The vexing issue of managing football comments on a newspaper website
It was sparked by the news that the Daily Record has suspended comments on football articles, because, in their own words:
“We continue to see an unacceptable level of behaviour that breaches our terms and conditions. We are talking about personal abuse directed against other users and members of our staff, foul language, hate speech [and] sectarianism.”
The Scottish situation is slightly more complex for news outlets than in England. The law has reacted to fans of the two biggest clubs indulging in sectarian abuse with the Offensive Behaviour at Football and Threatening Communications Act 2012, which came into force earlier this year. This makes the role of moderation at the Daily Record more likely to need advice from the legal team.
Hosting football communities can be vexing and problematic.
When I worked at the BBC in the early 2000s, the 606 messageboards were one of the busiest areas of user-generated content on the site, and also one of the most problematic. The volume of comments and the level of moderation required made them a massive drain on technical and editorial resources, and a source of friction between the central new media department and BBC Sport when things weren’t working well. To complicate things, the audience weren’t shy of playing the “I pay my Licence Fee so how dare you censor me” card when moderated or banned, leading to lengthy exchanges of emails.
News organisations can host good sport and football community interactions. On Twitter Sean Ingle cited the Guardian’s county cricket blog, Joy of Six, Classic YouTube and ‘The forgotten story of...’ as areas where “it can be done. Not easy though.” In fact, just last week I’d had a good chat on the Guardian site under stories about Davide Gualtieri’s San Marino goal against England, and Kevin Keegan’s resignation as England manager.
But, with a period away from working in-house at a news organisation, my perception of user comments has shifted. I still miss them when I read a printed paper. However, when you work for a site running community areas, you tend to see the 2% of really good community interactions. You point at things like “Readers recommend”, where the community comes together to suggest songs for a playlist on a theme, and sometimes even gets to choose the end result.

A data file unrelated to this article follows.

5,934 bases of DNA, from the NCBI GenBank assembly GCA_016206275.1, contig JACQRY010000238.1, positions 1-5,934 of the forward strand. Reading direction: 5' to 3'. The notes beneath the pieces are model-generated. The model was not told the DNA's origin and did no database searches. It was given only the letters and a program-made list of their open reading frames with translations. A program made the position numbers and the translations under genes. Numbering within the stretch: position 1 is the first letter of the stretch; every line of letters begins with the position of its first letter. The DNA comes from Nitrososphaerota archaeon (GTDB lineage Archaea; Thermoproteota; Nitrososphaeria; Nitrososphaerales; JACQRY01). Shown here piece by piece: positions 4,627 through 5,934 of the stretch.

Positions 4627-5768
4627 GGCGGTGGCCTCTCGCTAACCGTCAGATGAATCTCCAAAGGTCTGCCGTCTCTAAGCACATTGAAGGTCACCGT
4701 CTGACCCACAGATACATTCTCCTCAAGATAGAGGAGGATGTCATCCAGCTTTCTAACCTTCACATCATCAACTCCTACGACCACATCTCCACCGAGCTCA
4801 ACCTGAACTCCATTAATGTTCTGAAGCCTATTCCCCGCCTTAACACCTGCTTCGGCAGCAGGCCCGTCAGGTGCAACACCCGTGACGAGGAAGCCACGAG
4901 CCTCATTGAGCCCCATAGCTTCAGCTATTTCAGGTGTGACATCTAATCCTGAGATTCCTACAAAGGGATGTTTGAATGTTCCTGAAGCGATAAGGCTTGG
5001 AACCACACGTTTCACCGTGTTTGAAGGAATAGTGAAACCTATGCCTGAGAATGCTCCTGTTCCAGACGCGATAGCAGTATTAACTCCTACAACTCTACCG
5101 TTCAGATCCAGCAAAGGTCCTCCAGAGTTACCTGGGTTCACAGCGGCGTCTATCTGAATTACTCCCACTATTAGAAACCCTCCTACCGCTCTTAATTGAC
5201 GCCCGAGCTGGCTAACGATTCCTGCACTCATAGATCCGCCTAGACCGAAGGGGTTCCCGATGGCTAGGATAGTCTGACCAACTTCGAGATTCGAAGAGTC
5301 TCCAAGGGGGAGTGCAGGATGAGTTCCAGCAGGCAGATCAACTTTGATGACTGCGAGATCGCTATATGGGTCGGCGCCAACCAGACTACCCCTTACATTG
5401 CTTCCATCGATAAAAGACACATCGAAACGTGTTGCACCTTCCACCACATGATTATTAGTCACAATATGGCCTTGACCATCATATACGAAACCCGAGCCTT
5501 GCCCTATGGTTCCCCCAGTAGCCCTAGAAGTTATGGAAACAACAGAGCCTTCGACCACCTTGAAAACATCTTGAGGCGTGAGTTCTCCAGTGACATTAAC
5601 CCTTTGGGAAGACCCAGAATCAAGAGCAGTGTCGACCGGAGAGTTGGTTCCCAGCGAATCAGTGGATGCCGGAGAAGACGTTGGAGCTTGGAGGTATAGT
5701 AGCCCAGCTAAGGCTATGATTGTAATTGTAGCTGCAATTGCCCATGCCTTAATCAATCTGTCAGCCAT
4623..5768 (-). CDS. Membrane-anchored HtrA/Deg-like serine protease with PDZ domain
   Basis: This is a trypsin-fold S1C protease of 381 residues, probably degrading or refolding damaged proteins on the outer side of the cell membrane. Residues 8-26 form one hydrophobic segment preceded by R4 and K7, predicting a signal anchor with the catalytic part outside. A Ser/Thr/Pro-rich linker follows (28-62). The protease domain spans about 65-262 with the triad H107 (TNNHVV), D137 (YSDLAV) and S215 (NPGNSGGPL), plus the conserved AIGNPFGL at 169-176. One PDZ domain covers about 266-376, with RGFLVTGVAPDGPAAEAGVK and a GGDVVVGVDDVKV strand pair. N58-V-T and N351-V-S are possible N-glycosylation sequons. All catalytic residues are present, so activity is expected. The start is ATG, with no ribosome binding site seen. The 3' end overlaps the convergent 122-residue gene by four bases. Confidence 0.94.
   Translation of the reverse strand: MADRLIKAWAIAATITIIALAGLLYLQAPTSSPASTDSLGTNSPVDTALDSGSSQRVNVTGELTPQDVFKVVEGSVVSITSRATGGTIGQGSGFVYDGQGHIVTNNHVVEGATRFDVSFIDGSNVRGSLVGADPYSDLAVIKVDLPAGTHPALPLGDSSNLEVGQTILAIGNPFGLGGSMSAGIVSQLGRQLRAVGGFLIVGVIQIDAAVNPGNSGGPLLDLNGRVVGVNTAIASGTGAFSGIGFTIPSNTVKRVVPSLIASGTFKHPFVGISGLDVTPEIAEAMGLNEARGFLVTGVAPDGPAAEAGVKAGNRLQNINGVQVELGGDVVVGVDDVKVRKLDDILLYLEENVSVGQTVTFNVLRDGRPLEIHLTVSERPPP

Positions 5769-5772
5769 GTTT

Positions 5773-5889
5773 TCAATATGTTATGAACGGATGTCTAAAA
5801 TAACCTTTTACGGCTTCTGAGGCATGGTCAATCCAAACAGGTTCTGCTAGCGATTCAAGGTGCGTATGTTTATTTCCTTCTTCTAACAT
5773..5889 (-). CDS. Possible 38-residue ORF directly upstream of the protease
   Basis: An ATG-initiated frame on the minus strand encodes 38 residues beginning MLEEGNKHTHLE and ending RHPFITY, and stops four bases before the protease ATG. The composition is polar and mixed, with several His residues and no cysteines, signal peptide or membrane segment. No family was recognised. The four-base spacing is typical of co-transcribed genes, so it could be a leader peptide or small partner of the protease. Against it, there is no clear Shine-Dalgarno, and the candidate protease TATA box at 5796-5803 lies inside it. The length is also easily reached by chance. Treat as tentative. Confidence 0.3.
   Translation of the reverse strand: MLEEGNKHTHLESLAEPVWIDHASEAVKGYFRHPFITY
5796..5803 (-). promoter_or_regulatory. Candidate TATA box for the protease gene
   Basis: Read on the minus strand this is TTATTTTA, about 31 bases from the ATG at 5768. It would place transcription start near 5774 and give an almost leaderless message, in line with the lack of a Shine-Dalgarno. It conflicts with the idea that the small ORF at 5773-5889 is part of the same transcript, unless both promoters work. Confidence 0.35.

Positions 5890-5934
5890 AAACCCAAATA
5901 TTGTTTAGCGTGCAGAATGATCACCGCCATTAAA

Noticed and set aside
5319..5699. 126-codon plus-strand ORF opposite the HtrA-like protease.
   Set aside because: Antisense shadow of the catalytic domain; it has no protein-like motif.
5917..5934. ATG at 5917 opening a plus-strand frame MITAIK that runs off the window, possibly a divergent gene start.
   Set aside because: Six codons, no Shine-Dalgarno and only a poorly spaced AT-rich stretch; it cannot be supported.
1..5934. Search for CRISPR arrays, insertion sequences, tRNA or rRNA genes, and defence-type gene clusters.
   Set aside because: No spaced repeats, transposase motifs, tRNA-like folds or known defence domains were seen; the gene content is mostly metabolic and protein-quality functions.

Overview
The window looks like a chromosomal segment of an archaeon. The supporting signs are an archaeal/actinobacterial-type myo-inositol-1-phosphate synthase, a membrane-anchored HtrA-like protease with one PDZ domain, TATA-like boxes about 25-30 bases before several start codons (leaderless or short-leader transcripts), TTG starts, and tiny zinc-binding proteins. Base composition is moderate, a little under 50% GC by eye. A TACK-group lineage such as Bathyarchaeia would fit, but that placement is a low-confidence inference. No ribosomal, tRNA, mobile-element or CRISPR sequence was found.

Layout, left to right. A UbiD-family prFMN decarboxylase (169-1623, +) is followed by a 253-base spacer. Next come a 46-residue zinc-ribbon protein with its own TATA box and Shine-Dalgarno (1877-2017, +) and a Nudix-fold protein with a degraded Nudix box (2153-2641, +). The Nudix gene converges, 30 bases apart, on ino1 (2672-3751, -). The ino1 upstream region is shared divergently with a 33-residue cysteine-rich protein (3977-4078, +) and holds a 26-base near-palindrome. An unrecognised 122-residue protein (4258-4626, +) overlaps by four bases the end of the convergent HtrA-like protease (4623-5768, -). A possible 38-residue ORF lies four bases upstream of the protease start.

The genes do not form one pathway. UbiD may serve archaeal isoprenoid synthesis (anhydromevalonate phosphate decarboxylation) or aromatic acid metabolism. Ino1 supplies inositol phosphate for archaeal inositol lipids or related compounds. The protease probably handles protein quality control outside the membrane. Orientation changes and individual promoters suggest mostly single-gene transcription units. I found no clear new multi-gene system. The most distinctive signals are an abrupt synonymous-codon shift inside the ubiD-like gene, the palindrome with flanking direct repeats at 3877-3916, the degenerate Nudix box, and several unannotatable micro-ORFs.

Outside of the business though, you mostly see the 98%.
I read a newspaper story headline online, and immediately know that the comment section is going to be hateful, without even having to read it. It jars with me that I know what is going to be “below the line”, even if I don’t cast my eye there.
The 98% drowns out the 2%.
So why is it that news organisations have struggled to build good communities on their websites?
I think volume is the big problem here. Everything about the news media transitioning from print-only to “digital first” has been about volume. About producing an ever greater volume of content to attract an ever greater volume of eyeballs to generate fractions of pennies and cents on serving volumes of advertising. About prioritising writing articles that will generate 500 angry, troll-ish comments as a by-product of the page views it will get, rather than investing the time to only hand select ten really great responses to publish.
For most news organisations the balance of community activity is all wrong.
There are millions of users who can potentially behave in a disruptive manner, hundreds of journalists publishing articles, and a handful of staff dedicated to moderating or shaping the community interaction that goes on at the foot of the articles.
If I was starting a site where I wanted to grow a great community, I’d be hiring more people to manage, nurture and promote the community activity than I would be hiring people to generate content. News organisations are set up in exactly the opposite structure.
The trouble for news organisations isn’t that people are complete dickwads online - although that doesn’t help. The trouble is that community and comment threads are something added on to what they see as their primary purpose, not their primary purpose.
And that doesn’t scale.